Abstract: FR-PO142

Renal Hypertrophy in End-Stage Liver Disease

Session Information

Category: Acute Kidney Injury

  • 003 AKI: Clinical and Translational


  • Saad, Marc, Emory University, Atlanta, Georgia, United States
  • Ellis, Carla L., Emory University, Atlanta, Georgia, United States
  • O'Neill, W. Charles, Emory University, Atlanta, Georgia, United States

Renal failure has been extensively studied in liver disease but the normal physiologic responses to liver dysfunction remain unknown. We hypothesized that decreased clearance of metabolic products by the liver increases metabolic demand on the kidneys, leading to hypertrophy.


Renal parenchymal volume (RPV) was measured on outpatient CT scans performed in 29 patients with end-stage liver disease (ESLD) and 30 controls without liver disease. Cross-sectional kidney areas (excluding the renal sinus, vessels, collecting system, and cysts) from sequential transverse images were summed and muliplied by the slice thickness to derive RPV, which was normalized to body height. Renal histology was evaluated in 5 autopsies that were suitable for analysis and compared to 8 autopsies in patients without liver disease. Glomerular size was estimated from the area of Bowman's capsule measured at maximal cross-section (7-29 glomeruli/patient, mean 22). Subjects with diabetes, kidney stones, serum creatinine > 1.2 mg/dl, or proteinuria > 100 mg/dl by dipstick were excluded.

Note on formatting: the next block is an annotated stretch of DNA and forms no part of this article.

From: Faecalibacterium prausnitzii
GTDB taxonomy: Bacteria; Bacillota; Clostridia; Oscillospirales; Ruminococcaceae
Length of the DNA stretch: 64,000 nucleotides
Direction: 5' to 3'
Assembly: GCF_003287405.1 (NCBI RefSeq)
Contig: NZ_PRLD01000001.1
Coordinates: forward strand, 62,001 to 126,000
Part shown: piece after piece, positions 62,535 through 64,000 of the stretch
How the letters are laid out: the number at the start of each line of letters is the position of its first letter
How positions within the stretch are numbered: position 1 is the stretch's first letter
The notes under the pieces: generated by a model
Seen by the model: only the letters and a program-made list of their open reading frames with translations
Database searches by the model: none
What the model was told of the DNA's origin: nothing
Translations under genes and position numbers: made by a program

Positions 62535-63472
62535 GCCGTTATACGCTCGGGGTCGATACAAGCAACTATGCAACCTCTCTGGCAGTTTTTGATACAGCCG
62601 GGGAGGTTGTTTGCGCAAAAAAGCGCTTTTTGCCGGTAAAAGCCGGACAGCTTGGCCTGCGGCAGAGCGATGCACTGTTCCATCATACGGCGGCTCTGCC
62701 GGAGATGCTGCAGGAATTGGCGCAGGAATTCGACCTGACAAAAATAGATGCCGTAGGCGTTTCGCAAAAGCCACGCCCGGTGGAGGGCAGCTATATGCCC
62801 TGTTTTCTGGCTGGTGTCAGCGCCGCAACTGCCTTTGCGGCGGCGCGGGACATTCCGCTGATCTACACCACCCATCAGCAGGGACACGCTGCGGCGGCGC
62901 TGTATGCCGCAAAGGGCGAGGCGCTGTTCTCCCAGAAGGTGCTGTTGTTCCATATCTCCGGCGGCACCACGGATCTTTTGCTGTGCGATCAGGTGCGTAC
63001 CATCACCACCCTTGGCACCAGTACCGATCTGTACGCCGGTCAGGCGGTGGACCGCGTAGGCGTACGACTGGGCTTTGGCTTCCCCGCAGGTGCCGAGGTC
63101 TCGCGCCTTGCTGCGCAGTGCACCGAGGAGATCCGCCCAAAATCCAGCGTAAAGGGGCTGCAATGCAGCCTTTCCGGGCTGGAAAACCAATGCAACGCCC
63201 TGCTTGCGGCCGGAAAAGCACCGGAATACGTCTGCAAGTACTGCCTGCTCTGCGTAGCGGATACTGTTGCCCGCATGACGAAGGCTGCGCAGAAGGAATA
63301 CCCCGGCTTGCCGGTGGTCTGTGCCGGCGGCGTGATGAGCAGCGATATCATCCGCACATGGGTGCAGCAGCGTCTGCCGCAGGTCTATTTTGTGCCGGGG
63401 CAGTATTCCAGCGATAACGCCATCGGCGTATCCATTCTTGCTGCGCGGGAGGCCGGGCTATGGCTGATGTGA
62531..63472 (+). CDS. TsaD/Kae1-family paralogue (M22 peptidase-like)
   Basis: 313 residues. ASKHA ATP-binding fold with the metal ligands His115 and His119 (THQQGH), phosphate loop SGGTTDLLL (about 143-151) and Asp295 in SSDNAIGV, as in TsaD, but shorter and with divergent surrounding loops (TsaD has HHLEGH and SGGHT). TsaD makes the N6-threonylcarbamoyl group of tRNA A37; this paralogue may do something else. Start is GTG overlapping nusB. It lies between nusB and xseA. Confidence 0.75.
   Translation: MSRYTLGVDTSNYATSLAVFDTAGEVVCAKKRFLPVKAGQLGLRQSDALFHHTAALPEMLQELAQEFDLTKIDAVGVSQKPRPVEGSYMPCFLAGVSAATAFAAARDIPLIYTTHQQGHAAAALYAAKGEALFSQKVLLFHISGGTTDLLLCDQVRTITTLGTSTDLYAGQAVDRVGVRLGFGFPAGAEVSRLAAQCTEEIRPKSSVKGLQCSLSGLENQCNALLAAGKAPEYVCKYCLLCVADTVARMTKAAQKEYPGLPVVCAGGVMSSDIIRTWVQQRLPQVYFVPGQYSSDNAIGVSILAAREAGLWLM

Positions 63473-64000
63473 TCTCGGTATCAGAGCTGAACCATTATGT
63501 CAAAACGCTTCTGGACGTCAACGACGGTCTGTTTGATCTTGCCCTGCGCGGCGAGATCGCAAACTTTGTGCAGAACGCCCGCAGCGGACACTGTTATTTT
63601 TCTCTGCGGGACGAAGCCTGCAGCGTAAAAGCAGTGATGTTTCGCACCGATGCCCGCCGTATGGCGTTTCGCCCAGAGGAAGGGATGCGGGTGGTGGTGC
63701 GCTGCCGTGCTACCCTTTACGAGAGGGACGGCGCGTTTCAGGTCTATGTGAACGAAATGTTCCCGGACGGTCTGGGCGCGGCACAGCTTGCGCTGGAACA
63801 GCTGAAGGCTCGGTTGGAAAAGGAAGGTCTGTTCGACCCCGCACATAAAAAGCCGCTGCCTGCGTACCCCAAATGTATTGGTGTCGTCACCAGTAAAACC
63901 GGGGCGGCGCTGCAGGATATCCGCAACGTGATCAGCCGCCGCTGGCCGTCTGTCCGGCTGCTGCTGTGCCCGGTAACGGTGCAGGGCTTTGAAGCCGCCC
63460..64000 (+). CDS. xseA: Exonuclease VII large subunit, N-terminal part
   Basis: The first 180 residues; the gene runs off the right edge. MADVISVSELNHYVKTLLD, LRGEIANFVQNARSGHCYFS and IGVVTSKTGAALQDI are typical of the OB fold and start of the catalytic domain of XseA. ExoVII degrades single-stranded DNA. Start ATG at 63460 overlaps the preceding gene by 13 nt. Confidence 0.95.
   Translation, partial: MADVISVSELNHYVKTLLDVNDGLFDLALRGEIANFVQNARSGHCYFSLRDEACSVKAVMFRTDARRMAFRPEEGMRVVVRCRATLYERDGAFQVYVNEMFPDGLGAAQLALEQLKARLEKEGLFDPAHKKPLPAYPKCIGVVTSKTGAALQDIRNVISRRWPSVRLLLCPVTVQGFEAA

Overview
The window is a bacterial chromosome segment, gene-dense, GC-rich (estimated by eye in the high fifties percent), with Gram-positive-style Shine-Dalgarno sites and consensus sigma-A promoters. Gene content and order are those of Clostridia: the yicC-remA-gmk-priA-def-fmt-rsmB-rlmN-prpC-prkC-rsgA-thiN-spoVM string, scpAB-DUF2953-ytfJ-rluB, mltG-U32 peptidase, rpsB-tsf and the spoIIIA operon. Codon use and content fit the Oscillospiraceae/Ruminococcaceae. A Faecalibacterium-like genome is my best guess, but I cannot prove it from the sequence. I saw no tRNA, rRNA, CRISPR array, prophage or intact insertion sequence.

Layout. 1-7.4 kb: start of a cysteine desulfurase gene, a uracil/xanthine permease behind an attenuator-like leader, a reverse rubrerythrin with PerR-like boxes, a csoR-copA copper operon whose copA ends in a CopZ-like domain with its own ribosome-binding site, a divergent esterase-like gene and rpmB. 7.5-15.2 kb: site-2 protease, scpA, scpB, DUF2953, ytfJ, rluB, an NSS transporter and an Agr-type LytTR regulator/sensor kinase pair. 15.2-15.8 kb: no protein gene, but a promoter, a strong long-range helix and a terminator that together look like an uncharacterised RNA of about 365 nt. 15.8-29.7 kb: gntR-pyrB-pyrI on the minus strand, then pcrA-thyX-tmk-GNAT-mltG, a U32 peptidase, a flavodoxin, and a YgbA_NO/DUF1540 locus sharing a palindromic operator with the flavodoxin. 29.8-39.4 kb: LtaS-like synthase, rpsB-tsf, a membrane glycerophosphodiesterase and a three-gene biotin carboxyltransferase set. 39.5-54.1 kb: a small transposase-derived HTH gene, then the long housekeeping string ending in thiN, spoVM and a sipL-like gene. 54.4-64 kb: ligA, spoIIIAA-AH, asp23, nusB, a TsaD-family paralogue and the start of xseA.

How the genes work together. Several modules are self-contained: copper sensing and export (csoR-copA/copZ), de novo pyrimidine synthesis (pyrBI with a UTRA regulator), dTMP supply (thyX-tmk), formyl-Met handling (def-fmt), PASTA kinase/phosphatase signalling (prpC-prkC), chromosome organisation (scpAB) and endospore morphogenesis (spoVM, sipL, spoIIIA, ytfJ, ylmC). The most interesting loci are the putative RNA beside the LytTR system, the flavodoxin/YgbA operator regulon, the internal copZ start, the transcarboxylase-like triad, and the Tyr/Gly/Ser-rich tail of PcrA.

The characteristics of the patients in whom RPV was measured are shown in the table. There were no significant differences between the groups. RPV/height was 21% greater in ESLD than in controls: 230 ± 7 ml/m vs 190 ± 7 ml/m (mean ± SE; p= 0.0002). This difference remained significant (p<0.001) in a multivariate analysis that included age, gender, serum creatinine, and degree of ascites . Glomerular volume was 24% greater in ESLD than in controls (3.68 ± 0.46 vs. 2.96 ± 0.41 μm3x106) but significance was limited by the small sample size. No edema or vascular congestion was noted in any ESLD kidney.


Renal parenchymal volume is increased in patients with ESLD without evidence of renal disease. This cannot be explained by interstitial edema, vascular congestion, or ascites. There appears to be a similar increase in glomerular volume consistent with renal hypertrophy. This enlargement needs to be considered when evaluating kidney size in ESLD, and the hypertrophy could contribute to the increased risk of acute renal failure in ESLD.

Age50.3 ± 2.953.3 ± 2.6
Gender (% male)4547
Height (cm)170 ± 2170 ± 2
Weight (kg)85.5 ± 6.082.7 ± 3.4
Serum creatinine (mg/dl)0.83 ± 0.040.90 ± 0.3


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